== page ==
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New Jersey Farm Bureau News

How to find PPE Supplies

14 May 2020, Posted by admin in News, Uncategorized

Most New Jersey farmers already know of the necessity to employ personal protective equipment (PPE) for the 2020 growing season. Facial coverings/masks, gloves, hand sanitizers are being used along with social distancing standards to meet New Jersey’s emergency management expectations during the coronavirus pandemic. These requirements are likely to endure for the entire summer through Labor Day, so sourcing PPE on a regular basis should not be underestimated. As a farmer, do you have a reliable source to go to?


One suggestion for those searching for PPE use on the farm is to contact a local janitorial supply vendor. Those are usually established businesses within reasonable proximity for pick-up or delivery to establish a direct relationship. Many of them have ramped up their purchasing activity to meet COVID-related customer demand.

Secondarily, there are companies at large serving the state and adjoining region who can be a source of PPE. An example: General Chemical & Supply of Moorestown, NJ 858 No. Lenola Rd.; 856-778-5550; (www.generalchemicalsupply.com) is ready to do business
with NJFB members. See price list below:

The USDA is finalizing rules for Covid-19 financial assistance for farmers. In addition to regular FSA programs, the agency will likely play a key roll in any additional disaster assistance due to this pandemic. All producers should be prepared to contact their local Farm Service Agency when the time comes, to ensure they get the assistance they need.

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Please note: USDA Service Centers in New Jersey will continue to be open for business by phone appointment only and field work will continue with appropriate social distancing. Program delivery staff will continue to come into the office, but they will be working with producers by phone, and using online tools whenever possible. All Service Center visitors wishing to conduct business with FSA are required to call their Service Center to schedule a phone appointment. In the event a Service Center is not currently available to serve customers on location, producers can receive assistance from the closest alternate Service Center by phone. Learn more at farmers.gov/coronavirus.

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New Jersey Service Center Phone Numbers

Dial extension 2 for FSA, 3 for NRCS, and 4 for RD (*where available) 

– Columbus Service Center, Columbus*, NJ – 609-267-1639

– Freehold Service Center, Freehold, NJ- 732-462-0075

– Frenchtown Service Center, Frenchtown, NJ- 908-782-4614

– Hackettstown Service Center, Hackettstown*, NJ- 908-852-2576

– Vineland Service Center, Vineland*, NJ- 856-205-1225

– Woodstown Service Center, Woodstown, NJ- 856-769-1126

The Equine Science Center has created a webpage with a resource list for Covid-19 Equine Related Resources for New Jersey.

The page is a compilation of resources that have been made available by groups such as the New Jersey Department of Agriculture, New Jersey Farm Bureau, American Association of Equine Practitioners, Equine Disease Communication Center, American Horse Council, and Centers for Disease Control and Prevention (CDC).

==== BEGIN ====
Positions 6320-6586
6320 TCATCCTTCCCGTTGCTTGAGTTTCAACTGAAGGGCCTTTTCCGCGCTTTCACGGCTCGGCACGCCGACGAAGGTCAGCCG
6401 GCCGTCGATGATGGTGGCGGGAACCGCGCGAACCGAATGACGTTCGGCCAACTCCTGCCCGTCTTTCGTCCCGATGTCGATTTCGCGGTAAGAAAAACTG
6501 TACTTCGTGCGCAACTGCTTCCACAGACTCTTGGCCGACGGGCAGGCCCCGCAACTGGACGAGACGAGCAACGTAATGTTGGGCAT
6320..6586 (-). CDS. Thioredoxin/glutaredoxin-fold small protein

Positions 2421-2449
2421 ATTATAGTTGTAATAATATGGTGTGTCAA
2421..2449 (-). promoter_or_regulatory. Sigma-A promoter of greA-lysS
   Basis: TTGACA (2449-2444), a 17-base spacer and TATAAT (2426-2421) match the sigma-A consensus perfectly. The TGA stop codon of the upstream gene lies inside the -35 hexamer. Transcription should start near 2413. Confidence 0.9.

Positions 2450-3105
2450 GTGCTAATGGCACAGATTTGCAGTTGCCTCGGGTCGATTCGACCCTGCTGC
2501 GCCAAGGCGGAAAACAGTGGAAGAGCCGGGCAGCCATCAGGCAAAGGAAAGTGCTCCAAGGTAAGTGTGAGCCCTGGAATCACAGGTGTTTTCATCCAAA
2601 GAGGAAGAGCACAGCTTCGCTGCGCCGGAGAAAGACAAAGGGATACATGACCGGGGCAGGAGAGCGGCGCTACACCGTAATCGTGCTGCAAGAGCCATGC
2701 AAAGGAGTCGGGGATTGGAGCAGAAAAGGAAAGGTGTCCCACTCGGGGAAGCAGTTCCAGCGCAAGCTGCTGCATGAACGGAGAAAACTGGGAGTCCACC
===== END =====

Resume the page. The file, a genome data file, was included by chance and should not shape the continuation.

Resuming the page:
View the webpage by clicking here.

And be sure to check back regularly as the Equine Science Center will continually provide updates as more resources are available.

As farms that market direct to the consumer they can be open. The farm owner/manager sets the conditions for those visits. The order for entertainment and exhibitions, fairs and shows means all events are cancelled!

It is recommended for the next 10-14 days that horse owners with no direct care responsibilities avoid going to the farm. 

Access can be permitted for horse owners to come care for and work with their animals if that has been part of the stabling agreement.  Farms should set up schedules and limit the number of persons on the farm at any given time. (10 people and under rule is good here) Horse owners should respect the farms limits and guidelines.

The owner or their designee should be the only person to come and work or care for the horse, Families should not all come and visit as a group.

Hand washing and equipment sanitizing should be practiced by all visitors to the farm.

Workers employed by the farm, as well as farriers and other contractors are also able to work and come to a farm. These people need to follow the social distancing rules and respect the operational hours of the farm owner.

The American Horse Council has posted more detailed information about the responsibilities of horse owners and those visiting equine operations fined that information here:

https://www.horsecouncil.org/covid-19-resouces/

As we expect COVID-19 case numbers to grow over the next week this is a prudent recommendation. Farm owners/operators should begin working on plans for owners to see their animals and begin riding as soon as practical. They should work on schedules and protocols to continue social distancing even as they try to return regular business.